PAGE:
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Publication numberUS3570380 A
Publication typeGrant
Publication dateMar 16, 1971
Filing dateJun 7, 1968
Priority dateJun 7, 1968
Also published asDE1929640A1
Publication numberUS 3570380 A, US 3570380A, US-A-3570380, US3570380 A, US3570380A
InventorsKamenstein Bernard
Original AssigneeOlivetti & Co Spa
Export CitationBiBTeX, EndNote, RefMan
External Links: USPTO, USPTO Assignment, Espacenet
Impactless typewriter
US 3570380 A
Abstract  available in
Images(2)
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Claims  available in
Description  (OCR text may contain errors)

United States Patent Bernard Kamenstein Paramus, N .J.

June 7, 1968 Mar. 16, 1971 Ing. C. Olivetti & C.,S.p.A. lvrea, Italy [72] Inventor [21 1 Appl. No. [22] Filed [45] Patented [73] Assignee [54] XMPACTLESS TYPEWRITER 5 Claims, 6 Drawing Figs. 52 U.s.c| 9s/4.s 511 mu B411) 13/00 [50 Field ol'Search 95/4.5;

[56] References Cited UNITED STATES PATENTS 2,714,843 8/1955 Hooven 95/4.5 3,126,799 3/1964 Stauffcr 95/4.5 3,207,051 9/1965 Cooper... 95/4.5 3,220,013 11/1965 Harris..... 346/107 3,301,697 1/1967 Russell 250/65.l 3,351,948 11/1967 Bonn 250/65.l

Primary Examiner-John M. Horan Attorney-Kevin C. McMahon ABSTRACT: An impactless printing system is provided wherein a light source is used to illuminate a thermographic material through a character-shaped aperture in a mask. The light source generates enough heat in the thermographic material to cause it to be transferred, in the character shape to a receiving substrate.

TO KERR CELLS KERR CELL CONTROL ciRCbilTs N Patented March 16, 1971 3,570,380 I 2 Sheets-Sheet l 2e f l] J' f Y 4 LASER 2 KEYBOARD i?- 2 TO KERR CEL CELL RI BY (ERR CONTROL 52 1560 5. j CHQCUIT i 72 6a COUNTER 62 I ,66 L; POTENTIAL SOURCE 64 //v VENTOI? 1 BERNARD MM/Nsm/A/ T B l 5 YMK7M A 770 R/vE ys Patented March 16, 1971 3,570,380

2 Sheets-Sheet 2 9&

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\ To KERR CELLS I 96 94 90 :I A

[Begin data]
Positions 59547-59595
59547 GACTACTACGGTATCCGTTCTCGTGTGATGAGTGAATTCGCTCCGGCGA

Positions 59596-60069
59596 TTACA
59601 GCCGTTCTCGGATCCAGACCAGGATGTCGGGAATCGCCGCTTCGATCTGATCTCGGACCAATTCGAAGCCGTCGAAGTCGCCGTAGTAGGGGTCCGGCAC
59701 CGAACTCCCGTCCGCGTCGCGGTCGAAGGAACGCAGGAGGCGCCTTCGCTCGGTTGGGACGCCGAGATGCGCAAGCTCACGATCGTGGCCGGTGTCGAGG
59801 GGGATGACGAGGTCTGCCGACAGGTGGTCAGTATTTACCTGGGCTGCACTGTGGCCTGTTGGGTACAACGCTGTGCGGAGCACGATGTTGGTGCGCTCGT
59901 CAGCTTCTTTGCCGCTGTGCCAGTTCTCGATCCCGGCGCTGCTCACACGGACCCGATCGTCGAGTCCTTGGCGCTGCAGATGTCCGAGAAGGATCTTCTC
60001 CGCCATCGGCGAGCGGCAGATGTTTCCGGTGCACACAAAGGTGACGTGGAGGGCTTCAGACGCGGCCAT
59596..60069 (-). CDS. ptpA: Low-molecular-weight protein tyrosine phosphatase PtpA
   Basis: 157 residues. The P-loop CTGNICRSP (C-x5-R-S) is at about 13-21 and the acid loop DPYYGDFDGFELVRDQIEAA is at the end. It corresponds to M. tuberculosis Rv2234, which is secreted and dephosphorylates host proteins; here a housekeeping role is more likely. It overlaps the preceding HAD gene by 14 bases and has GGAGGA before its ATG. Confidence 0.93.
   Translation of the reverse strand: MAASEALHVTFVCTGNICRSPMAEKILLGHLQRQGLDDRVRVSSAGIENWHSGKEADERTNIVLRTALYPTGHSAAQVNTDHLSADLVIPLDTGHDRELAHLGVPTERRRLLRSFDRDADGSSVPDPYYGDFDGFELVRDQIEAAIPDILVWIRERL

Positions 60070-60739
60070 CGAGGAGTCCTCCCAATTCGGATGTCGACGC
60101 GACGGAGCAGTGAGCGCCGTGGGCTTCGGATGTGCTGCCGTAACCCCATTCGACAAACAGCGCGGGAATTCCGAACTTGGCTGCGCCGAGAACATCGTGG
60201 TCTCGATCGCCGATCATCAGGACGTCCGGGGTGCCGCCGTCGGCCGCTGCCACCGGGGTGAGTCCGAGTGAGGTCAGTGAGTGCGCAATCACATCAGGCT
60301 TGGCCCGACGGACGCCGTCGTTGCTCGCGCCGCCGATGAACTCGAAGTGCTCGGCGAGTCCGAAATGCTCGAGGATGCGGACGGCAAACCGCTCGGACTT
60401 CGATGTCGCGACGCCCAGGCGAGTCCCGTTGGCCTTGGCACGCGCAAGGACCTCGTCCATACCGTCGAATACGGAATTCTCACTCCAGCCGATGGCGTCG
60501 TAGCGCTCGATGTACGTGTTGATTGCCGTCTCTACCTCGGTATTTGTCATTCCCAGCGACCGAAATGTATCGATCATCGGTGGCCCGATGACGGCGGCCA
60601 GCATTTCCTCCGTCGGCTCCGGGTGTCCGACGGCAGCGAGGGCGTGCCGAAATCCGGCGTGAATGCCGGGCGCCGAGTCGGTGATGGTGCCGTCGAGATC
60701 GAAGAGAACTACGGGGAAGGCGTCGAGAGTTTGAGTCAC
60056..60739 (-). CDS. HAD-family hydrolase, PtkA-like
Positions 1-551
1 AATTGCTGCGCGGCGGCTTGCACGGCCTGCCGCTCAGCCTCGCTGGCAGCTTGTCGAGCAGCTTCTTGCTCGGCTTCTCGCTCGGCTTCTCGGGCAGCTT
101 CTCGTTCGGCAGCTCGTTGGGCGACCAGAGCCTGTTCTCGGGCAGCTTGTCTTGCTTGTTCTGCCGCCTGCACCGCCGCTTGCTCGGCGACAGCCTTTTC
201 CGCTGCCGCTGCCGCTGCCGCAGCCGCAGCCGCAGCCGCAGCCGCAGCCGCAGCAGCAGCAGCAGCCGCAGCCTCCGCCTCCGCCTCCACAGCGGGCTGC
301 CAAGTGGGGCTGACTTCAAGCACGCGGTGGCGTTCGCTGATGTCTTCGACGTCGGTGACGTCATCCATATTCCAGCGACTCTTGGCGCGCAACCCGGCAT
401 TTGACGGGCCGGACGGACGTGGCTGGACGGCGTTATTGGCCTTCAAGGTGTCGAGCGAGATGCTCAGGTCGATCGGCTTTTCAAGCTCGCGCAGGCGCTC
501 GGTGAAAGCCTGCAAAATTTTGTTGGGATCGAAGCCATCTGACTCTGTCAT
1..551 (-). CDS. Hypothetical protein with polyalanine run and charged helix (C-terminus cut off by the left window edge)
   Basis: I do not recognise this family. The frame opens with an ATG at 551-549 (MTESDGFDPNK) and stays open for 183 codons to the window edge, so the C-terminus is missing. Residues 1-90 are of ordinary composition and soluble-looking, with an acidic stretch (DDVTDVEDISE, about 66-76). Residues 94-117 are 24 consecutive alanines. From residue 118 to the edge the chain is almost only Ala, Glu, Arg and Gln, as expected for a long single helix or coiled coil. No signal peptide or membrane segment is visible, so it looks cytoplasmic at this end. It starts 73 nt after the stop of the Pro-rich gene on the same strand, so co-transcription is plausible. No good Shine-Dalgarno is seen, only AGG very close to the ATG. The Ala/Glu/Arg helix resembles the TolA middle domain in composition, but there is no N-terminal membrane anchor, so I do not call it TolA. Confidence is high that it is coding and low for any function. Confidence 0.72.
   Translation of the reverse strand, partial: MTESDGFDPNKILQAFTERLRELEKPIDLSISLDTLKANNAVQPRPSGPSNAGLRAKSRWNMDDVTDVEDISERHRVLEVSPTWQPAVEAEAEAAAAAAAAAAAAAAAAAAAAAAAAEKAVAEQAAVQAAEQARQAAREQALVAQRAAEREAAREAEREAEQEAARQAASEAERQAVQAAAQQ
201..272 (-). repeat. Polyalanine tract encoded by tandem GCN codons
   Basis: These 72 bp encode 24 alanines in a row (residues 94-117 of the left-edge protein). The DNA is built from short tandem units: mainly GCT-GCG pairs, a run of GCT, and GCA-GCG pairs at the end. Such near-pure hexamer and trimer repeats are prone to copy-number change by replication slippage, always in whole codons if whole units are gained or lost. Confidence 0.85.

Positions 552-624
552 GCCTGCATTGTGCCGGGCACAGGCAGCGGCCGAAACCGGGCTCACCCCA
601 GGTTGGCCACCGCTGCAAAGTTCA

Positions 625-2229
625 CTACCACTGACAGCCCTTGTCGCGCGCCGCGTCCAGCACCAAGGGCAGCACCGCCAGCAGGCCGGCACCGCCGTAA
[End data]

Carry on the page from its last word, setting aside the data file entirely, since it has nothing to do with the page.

* KERR CELL 92 CONTROL MOTOR clRcwTs RADlANT ELECTRO ENERGY OPTICAL 50 u RCE 5 H UTFER M/ VENTOI? BER/YARD /(4M//V5TE/N B Q I FT]. 6 y 1. W

A FOP/V5 V5 IMZPACTLESS rvrawarrsn BACKGROUND OF THE INVENTION This invention relates to printing apparatus and more par ticularly to improvements therein.

OBJECTS AND SUMMARY OF THE INVENTION An object of this invention is the provision of a impactless printing device which can be used for the creation of originals.

Yet another object of the present invention is the provision of a novel impactless typewriter.

Still another object of this invention is the provision of a unique printing arrangement which uses light-heat energy for printing.

These and other objects of the invention may be achieved in an arrangement for a typewriter which in one embodiment substitutes for the type characters, a radiant energy source, a rotating disc which has aperture-shaped characters therein, and a typewriter ribbon coated with thermotransfermaterial. Each character-shaped aperture which is in position to be illuminatecl by the radiant energy source is detected and compared with a depressed key. If they coincide, then the source is permitted to illuminate the character-shaped aperture whereby a radiant image thereof is projected onto the ribbon coated with thermotransfer material. Heat developed from the radiant image causes the thermotransfermaterial on the ribbon to transfer to the adjacent paper. Other embodiments are also provided which use a mask having charactenshaped apertures in a moveable web 'for effectuating book printing or in a cylinder for high-speed printing.

The novel features of the invention are set forth with particularly in the appended claims. The invention will best be understood from the following description when read in con junction with the accompanying drawings.

BRIEF DESCRIPTION OF THE DRAWINGS FIG. l is a diagram showing the layout of a impactless typewriter in accordance with this invention;